Arnie stood up and watched a sliver of light start to bathe the treetops of Central Park. Sunrise marks the end of morning prayers and Arnie was always punctual.
Answering the phone on the first ring, he said nothing as the man spoke. Nodding in agreement, he hung up with a calm “Allahu Akbar.”
“Who was it?” Bishop called out from the main room of their suite at the Ritz. Omnivox spared no expense when it came to accommodating its employees.
All packed Bishop sat on the couch, soaking in the surroundings. He’d never stayed at a Ritz, much less in a massive suite. It was his first official day on the job and he was already liking it.
Arnie walked out of his room, “Are you ready my friend?”
“I am.” Bishop lied. Even after all the medical tests, the physical training, and countless assurances from the technical team, the thought of his first jump was scaring the hell out of him.
“Don’t lie. You look like bird in a cage with a cat. You’ll be fine. I’ve done this a hundred times. And after the first few you jumps you get used to an elephant sitting on your chest.
Bishop smiled. The medical team told him the compression is the hardest part. But the sensation only lasts a few seconds. “What’s the plan after we land.”
“Just keep your eyes open and follow me, the first few seconds are always critical.”
Before bishop could respond, Arnie twisted the outer ring of the transponder on his wrist. The compression hit him like a Mack truck knocking all the air out of his lungs. Eyes still open, the sumptuous surroundings of their room at the Ritz imploded, replaced instantly by the frigid air and frozen ground surrounding the airport in Donetsk, Ukraine.
“Get down.” Arnie grabbed Bishop’s jacket and they both dropped. Bishop felt a burst of wind and stinging pain in his ear. Pressing his left hand to the side of his head, a warm ooze filled the palm. Pulling his hand back it was covered in blood. Another faction of an inch and Bishop would have had more than blood on his hand.
The firefight was raging. Mortar rounds concussed all around making it hard to hear while white hot particles burned the air making it hard to breath. Face down in the dirt, Bishop yelled as loud as he could, “What now?”
Laying slightly behind Arnie’s left hip. Bishop grabbed Arnie’s jacket and shook him, yelling, “Arnie, what now?” No response. “Arnie! Arnie!?”
Shimmying along the frozen ground, Bishop moved just high enough to roll Arnie on his side. That’s when time stood still. Bishop had seen people die, but never with half their face missing. Bishop gasped for air, he couldn’t tell if it was the elephant on his chest, the motar rounds, or the sight of Arni’s skull.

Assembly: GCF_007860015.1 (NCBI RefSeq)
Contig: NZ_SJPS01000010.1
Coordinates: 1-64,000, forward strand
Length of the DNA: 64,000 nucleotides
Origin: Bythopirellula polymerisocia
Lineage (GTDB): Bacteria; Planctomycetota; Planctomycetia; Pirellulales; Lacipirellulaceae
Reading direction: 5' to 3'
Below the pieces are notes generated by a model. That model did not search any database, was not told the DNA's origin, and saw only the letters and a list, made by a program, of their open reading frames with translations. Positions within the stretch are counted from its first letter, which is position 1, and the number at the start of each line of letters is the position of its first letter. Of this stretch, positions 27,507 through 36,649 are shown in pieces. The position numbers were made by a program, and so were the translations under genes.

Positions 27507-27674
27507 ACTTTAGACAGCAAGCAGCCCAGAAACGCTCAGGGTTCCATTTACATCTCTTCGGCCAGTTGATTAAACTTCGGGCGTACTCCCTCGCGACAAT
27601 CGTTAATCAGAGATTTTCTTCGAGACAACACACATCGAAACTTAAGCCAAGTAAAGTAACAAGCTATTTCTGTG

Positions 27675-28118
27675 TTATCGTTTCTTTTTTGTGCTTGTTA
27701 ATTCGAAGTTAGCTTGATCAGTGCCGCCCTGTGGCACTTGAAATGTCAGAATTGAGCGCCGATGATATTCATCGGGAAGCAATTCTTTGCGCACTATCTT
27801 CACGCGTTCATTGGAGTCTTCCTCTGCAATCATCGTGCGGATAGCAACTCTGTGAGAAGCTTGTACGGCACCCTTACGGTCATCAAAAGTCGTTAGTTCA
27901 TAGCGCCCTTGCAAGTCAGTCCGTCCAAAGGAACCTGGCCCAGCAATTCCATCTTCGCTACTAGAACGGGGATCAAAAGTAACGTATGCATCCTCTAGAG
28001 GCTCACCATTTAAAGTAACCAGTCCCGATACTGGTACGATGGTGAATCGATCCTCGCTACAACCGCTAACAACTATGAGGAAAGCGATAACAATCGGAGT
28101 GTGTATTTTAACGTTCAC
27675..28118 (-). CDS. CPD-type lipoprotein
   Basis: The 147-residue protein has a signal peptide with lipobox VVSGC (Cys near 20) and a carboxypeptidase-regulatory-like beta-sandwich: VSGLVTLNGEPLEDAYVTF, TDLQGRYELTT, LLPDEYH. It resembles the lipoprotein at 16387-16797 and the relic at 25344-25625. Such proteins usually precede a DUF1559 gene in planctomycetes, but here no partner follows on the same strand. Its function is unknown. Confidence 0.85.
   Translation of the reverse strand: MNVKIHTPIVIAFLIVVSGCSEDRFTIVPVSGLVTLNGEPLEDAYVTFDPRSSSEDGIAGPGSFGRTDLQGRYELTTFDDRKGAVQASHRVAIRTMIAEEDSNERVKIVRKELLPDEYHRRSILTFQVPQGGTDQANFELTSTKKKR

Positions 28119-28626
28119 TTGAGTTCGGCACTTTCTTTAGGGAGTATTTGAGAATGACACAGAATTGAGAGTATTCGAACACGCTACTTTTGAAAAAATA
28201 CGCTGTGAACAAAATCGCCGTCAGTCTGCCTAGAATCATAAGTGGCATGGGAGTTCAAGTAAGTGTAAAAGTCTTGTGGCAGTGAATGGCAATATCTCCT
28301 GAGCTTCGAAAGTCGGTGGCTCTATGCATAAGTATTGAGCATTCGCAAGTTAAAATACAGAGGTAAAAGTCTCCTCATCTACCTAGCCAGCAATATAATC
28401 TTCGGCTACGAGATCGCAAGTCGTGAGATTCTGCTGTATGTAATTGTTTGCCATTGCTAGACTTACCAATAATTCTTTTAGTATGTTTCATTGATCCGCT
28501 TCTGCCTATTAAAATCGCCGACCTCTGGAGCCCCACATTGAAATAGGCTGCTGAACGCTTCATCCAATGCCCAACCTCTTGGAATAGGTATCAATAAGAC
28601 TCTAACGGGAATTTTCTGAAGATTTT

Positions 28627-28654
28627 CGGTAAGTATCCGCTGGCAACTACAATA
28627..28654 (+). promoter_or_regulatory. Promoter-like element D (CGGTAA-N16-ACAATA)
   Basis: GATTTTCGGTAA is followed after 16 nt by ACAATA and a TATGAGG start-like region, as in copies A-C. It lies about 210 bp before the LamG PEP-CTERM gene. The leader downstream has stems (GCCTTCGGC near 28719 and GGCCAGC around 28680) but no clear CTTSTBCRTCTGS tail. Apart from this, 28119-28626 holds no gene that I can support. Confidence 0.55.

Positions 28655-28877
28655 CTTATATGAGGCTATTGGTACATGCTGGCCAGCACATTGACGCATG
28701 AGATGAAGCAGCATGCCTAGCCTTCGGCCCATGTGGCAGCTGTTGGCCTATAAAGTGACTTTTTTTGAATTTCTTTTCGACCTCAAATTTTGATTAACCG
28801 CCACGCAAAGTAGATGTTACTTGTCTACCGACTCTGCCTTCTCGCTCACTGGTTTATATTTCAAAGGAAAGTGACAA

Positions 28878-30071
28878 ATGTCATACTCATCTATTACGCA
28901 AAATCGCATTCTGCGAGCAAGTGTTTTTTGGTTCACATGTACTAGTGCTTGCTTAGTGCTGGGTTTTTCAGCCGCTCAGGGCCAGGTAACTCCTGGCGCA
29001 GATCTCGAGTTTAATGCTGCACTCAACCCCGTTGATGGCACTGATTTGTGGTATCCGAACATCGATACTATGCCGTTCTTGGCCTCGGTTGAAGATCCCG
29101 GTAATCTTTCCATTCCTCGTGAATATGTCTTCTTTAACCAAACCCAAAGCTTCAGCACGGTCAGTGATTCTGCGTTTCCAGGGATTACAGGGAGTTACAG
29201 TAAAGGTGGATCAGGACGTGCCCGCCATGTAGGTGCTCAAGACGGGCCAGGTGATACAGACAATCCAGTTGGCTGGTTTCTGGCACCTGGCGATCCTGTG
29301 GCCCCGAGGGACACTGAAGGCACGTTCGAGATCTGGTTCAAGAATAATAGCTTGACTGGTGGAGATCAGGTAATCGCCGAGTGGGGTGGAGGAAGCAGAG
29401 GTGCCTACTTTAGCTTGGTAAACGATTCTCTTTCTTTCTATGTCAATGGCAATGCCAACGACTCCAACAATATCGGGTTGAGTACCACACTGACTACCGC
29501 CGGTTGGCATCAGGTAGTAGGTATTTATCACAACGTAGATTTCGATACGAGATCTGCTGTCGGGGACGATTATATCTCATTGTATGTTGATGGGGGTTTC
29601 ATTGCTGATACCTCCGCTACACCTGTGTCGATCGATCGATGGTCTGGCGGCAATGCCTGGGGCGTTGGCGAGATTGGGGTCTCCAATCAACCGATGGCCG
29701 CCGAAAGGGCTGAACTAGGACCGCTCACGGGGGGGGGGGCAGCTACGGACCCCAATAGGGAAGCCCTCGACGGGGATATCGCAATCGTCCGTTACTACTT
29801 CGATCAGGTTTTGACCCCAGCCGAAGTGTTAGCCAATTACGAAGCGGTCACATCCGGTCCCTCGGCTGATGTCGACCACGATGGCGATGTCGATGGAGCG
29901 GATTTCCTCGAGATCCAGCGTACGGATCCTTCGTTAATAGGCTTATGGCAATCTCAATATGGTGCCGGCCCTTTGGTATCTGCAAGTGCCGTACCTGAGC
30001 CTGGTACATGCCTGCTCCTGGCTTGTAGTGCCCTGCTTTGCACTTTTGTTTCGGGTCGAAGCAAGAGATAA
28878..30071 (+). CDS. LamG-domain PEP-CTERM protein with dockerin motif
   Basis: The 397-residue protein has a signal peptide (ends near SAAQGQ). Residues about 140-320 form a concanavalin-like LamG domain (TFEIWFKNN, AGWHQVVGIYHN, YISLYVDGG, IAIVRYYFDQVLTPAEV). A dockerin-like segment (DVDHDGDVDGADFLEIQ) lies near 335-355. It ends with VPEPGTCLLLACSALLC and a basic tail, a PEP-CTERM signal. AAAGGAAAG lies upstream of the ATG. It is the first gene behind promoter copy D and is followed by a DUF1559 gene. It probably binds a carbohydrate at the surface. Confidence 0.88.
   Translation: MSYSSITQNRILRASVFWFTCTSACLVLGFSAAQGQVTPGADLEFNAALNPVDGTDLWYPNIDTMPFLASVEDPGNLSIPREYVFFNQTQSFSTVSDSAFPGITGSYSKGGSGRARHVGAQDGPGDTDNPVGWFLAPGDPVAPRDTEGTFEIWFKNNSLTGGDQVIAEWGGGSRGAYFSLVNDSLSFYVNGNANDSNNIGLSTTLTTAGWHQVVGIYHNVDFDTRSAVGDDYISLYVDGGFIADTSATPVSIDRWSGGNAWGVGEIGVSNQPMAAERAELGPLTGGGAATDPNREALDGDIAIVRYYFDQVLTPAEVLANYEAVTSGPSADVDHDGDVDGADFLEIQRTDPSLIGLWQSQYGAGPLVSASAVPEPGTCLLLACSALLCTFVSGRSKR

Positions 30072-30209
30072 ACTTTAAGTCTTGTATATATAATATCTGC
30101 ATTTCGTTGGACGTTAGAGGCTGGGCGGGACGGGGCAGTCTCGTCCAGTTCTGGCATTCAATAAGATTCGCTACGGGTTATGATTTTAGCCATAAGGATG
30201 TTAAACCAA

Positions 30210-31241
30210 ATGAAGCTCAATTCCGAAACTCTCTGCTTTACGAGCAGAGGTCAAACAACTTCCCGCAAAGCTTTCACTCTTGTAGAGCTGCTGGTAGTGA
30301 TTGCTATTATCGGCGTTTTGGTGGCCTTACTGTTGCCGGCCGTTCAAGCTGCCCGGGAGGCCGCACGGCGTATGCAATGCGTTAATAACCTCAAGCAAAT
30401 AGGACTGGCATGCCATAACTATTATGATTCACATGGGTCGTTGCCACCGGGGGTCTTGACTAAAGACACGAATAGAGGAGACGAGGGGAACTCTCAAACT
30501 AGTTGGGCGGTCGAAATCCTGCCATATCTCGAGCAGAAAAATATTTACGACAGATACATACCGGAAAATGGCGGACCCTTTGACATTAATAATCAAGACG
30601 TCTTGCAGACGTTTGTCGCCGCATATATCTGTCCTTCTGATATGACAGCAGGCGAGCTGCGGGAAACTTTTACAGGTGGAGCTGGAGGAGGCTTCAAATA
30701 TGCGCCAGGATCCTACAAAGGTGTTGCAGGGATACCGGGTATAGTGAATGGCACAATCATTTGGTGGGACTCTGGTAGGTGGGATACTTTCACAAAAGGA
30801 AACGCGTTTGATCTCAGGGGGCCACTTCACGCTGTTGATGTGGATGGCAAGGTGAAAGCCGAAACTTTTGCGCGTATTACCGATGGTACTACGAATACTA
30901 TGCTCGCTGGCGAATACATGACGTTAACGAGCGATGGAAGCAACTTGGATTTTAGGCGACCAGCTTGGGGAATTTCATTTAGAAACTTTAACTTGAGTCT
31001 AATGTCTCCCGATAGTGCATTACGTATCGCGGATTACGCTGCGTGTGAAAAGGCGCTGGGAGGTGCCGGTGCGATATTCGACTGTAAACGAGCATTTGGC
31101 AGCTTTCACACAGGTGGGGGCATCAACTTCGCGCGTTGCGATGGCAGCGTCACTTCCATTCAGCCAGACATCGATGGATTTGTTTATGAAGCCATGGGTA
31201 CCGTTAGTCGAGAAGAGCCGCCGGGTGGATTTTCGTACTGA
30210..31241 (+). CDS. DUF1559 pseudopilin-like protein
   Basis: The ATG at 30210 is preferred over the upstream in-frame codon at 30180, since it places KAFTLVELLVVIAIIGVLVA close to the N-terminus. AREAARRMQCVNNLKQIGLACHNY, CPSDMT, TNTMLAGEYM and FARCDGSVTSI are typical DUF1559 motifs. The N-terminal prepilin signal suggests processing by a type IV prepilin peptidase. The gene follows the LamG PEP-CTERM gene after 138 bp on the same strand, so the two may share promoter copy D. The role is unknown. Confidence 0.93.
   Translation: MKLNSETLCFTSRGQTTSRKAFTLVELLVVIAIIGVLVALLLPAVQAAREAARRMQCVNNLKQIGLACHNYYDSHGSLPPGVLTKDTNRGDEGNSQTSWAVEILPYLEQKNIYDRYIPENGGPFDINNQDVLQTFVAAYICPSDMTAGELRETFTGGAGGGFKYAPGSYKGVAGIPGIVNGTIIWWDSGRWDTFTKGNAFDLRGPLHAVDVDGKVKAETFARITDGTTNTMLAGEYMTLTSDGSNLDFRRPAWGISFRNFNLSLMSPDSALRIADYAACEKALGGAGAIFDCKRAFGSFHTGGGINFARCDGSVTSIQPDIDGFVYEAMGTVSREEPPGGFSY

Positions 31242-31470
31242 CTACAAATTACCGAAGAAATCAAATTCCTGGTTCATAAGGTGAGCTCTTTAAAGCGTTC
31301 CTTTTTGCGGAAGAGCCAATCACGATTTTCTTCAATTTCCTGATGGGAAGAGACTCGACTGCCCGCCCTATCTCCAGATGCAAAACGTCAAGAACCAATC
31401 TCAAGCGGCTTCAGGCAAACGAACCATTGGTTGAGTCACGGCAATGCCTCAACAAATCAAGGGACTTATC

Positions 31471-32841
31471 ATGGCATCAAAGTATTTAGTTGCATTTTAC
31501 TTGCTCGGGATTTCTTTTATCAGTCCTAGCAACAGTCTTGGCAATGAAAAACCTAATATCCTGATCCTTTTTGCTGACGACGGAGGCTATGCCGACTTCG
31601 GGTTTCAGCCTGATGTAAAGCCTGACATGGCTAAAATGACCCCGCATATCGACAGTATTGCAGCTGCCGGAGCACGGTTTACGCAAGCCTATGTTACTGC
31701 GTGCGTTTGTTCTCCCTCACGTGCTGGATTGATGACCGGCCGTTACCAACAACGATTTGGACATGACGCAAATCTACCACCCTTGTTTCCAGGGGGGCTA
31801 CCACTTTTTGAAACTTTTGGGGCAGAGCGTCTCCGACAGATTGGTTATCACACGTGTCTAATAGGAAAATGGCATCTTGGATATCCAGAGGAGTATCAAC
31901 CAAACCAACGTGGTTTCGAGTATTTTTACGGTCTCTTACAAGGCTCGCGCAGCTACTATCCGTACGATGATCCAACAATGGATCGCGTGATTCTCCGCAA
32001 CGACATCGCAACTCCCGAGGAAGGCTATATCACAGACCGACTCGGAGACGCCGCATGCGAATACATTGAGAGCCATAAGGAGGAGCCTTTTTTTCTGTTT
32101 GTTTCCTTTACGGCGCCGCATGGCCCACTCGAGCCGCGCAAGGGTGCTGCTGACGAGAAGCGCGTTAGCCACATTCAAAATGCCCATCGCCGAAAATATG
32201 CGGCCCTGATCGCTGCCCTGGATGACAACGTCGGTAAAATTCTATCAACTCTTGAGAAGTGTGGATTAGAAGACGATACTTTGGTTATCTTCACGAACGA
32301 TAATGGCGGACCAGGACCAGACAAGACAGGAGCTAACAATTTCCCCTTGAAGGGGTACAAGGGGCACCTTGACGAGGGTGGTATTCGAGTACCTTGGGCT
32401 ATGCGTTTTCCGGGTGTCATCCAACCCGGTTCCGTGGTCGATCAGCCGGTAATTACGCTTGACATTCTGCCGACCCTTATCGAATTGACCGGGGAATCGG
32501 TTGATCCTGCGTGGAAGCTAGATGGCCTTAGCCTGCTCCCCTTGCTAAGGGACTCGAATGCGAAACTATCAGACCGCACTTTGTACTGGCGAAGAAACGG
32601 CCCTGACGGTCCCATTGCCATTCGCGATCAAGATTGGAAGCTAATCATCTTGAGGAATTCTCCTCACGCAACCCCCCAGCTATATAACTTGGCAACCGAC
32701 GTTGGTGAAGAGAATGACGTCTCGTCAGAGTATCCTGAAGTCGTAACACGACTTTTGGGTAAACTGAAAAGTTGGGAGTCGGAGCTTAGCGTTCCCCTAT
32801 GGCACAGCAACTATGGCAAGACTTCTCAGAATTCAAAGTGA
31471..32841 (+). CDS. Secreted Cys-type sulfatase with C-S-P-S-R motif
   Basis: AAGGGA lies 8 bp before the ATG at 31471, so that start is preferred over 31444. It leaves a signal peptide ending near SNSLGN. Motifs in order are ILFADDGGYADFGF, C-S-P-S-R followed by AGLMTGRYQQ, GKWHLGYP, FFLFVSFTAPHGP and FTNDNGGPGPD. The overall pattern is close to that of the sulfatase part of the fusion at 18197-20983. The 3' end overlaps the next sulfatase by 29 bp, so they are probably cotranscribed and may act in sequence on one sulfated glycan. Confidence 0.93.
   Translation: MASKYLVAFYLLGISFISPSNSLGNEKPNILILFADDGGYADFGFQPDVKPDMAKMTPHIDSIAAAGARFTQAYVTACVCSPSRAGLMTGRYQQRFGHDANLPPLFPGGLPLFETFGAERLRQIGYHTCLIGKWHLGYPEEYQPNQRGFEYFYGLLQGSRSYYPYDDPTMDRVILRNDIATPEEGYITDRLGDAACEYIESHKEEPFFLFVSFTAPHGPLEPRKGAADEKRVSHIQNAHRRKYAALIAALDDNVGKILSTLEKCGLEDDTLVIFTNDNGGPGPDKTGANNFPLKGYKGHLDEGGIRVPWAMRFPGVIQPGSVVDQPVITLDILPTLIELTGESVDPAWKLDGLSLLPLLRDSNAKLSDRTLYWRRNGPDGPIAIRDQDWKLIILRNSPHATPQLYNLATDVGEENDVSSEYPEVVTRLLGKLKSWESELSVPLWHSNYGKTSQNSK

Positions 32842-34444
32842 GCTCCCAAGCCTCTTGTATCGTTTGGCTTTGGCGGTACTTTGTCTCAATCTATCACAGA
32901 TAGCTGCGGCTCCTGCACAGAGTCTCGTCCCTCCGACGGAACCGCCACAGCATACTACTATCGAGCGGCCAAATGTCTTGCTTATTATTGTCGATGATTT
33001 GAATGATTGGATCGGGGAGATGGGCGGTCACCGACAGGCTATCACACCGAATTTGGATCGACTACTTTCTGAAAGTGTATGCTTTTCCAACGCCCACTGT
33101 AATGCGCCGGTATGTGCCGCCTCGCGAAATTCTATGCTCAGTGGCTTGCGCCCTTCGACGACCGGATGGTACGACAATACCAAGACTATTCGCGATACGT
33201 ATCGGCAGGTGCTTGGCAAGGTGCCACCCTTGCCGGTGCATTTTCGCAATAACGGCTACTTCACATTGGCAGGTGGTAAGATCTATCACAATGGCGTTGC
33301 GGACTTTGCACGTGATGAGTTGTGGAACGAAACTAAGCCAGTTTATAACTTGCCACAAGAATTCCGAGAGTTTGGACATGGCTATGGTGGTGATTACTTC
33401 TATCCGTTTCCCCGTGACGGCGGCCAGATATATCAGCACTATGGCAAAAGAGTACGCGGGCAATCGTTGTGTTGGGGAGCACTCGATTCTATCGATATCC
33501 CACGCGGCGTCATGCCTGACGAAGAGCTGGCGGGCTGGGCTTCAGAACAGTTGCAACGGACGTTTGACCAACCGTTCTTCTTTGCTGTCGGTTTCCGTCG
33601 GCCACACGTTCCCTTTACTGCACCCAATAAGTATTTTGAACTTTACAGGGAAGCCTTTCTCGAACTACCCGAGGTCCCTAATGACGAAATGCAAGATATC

Bishop snatched a string of thoughts from the whirlwind in his head. He’s dead! Don’t think act! Bishop hugged the ground, straining to keep his head lower than the bullets above him.
Reaching across Arnie’s back he pulled the transponder off his wrist, and then slid the sleek, carbon fiber pack off Arnie’s shoulders and put it on. From his training Bishop knew enough to initiate the transponder, but it wouldn’t work for at least forty-five minutes. The jump intervals were set by Data Command to keep employees from making unauthorized jumps.
Finally catching his breath, Bishop started to get his barring. To the right, 10 ft from Arnie’s body, was the smoldering shell of a transport truck. The front half was a skeleton of charred camouflage and iron while the back half was largely still intact. Keeping his head low he scurried across the frozen deck and landed his back against the left rear tire as his head slid under the tailgate. As he pulled his feet in underneath him, the backend of the truck convulsed as a high caliber round hit tailgate just above his head.
Face down, Bishop hit the ground just as another shot thundered in and exploded the left rear tire.
Holy Shit! He scrambled into a low crawl, quickly moving around to the right side of the truck. That’s when he had his first full glimpse of the devastation.
The far left side of the terminal had been reduced to rubble. And across the tarmac planes were thrown about like a dandelion in the hand of a child. A tank less than a hundred yards away sat completely hollowed out, nothing but a blackened carcass sending smoke signals skyward, begging for a truce. But none of these ravages were anything compared to the thirty or so bodies stacked three and four high near the terminal entrance.
As bishop thought about these men, these fathers, brothers, and sons, another high caliber shot rang out, shattering the truck panel above his head. Ducking down, he pulled his feet under him in a squat. Looking left to right in an 180 degree arc, bishop locked his sights on a strand of trees some 40 yards to the right of terminal. As he readied himself to run, he looked at his watch. He knew this would be the longest 39 minutes of his life.
This week’s Garage Fiction prompt was provided by Dogwood…
When I Heard the Learn’d Astronomer by Walt Whitman
When I heard the learn’d astronomer,
When the proofs, the figures, were ranged in columns before me,
When I was shown the charts and diagrams, to add, divide, and measure them,
When I sitting heard the astronomer where he lectured with much applause in the lecture-room,
How soon unaccountable I became tired and sick,
Till rising and gliding out I wander’d off by myself,
In the mystical moist night-air, and from time to time,
Look’d up in perfect silence at the stars
These weekly scenes & stories are part of an ongoing project codenamed “Garage Fiction”. Since January 2015, three writers (Nicholas Brack, Dogwood Daniels and Jinn Zhong) have committed to writing a flash fiction or scene each and every week. We post on Fridays and dissect on Mondays via podcast. Listen to the episode here: